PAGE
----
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Project Veritas founder James O'Keefe.YouTube screenshot/Project Veritas.

(LifeSiteNews) – The United States Department of Justice (DOJ) secretly sought payment information, browsing history, and other personal information on the conservative journalists of Project Veritas, according to documents provided to the organization by Apple and Google.

Veritas reports that the two computer/internet giants came forward with details on nine secret subpoenas the Biden DOJ issued them, seeking journalists’ payment information, MAC addresses, browsing history, and other personal information from not only Veritas journalists, but also those journalists’ security detail.

“By no reasonable measure can the wholesale seizure of newsgathering materials, attorney-client privileged communications, and irrelevant personal information be considered a proportional response to an alleged low-grade larceny, much less to a non-crime,” says Veritas attorney Paul Calli, who calls the administration’s actions violations of the First and Fourth Amendments to the U.S. Constitution, the Privacy Protection Act, and Common Law Reporter’s Privilege.

Even the left-wing American Civil Liberties Union (ACLU) said it was “deeply troubled” by the Justice Department’s “secret electronic surveillance.”

The news follows revelations that the DOJ issued seven similar orders, warrants, and subpoenas to Microsoft, obtained from six Southern District of New York (SDNY) magistrates over a 16-month period, which it did not disclose to U.S. District Court Judge Analisa Torres or the special master she appointed to review Veritas devices previously seized by the FBI, Judge Barbara Jones.

The situation stems from a November 2021 FBI raid on the homes of current and former Veritas journalists in a search ostensibly for a diary that may have been owned by presidential daughter Ashley Biden. The group’s founder, James O’Keefe, said they were given the diary late in the 2020 presidential campaign but opted not to pursue the story since its authenticity could not be verified. Veritas never reported on the book’s contents, and O’Keefe maintains that Biden family representatives declined their offer to return the diary (which would have confirmed it belonged to Ashley Biden), so the group gave it to law enforcement.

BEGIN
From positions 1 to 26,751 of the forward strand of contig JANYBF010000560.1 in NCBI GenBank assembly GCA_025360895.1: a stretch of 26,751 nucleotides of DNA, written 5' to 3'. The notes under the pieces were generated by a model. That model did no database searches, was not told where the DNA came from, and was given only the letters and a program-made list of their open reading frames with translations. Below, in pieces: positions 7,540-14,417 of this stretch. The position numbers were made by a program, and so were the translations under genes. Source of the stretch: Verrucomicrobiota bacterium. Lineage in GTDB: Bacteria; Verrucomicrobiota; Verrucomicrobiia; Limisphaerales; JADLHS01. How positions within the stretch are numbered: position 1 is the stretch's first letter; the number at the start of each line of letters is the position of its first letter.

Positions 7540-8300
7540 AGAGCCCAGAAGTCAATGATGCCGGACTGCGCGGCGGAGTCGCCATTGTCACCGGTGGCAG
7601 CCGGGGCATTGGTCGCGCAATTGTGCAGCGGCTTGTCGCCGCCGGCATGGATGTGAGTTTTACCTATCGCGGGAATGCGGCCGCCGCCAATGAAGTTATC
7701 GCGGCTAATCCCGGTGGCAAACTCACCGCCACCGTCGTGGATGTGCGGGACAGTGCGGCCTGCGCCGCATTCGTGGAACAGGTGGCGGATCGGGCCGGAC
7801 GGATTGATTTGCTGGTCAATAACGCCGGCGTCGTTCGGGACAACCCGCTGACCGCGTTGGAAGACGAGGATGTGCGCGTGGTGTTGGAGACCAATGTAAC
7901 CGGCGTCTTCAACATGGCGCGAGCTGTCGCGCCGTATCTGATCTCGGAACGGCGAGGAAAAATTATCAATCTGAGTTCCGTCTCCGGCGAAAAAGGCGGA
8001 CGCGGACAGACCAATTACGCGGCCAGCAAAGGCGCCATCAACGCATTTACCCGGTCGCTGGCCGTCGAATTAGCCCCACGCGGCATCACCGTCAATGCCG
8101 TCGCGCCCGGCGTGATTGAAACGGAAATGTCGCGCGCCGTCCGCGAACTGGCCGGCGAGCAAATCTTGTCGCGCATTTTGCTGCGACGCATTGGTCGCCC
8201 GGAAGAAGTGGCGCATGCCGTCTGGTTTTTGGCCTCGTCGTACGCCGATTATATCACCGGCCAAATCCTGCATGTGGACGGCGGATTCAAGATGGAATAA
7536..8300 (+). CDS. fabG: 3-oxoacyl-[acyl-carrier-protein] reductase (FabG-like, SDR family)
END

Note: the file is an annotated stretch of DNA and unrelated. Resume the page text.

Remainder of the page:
That month, The New York Times published an article accusing Veritas of occupying a “gray area between investigative journalism and political spying,” and purports to back up that thesis by citing “internal documents,” including “a series of memos written by the group’s lawyer” regarding how to ensure its undercover operations, which entail journalists misrepresenting themselves and surreptitiously recording subjects, remain on the right side of the law.

The Times’ publication of privileged attorney-client communications sparked outrage among conservative legal analysts, as well as disturbing questions as to how the paper obtained those communications in the first place, with many suspecting the FBI leaked them after acquiring them during the raid. Judge Torres agreed that the matter posed “potential First Amendment concerns.”

Project Veritas, which specializes in undercover videos targeting various left-wing political and media institutions, has been a recurring target over the years of Democrats and their allies due to the revelations of its investigations, from the efficacy of the COVID-19 vaccines and radicalism in public education, to election fraud in government agencies, to dishonesty and bias in mainstream press giants.

“The government knows the truth: Project Veritas engaged in journalism protected by the First Amendment,” says O’Keefe. “As the Reporters Committee has requested of Federal Judge Analisa Torres, it is time for the DOJ’s affidavits, by which they obtained these unjustified subpoenas, be unsealed.”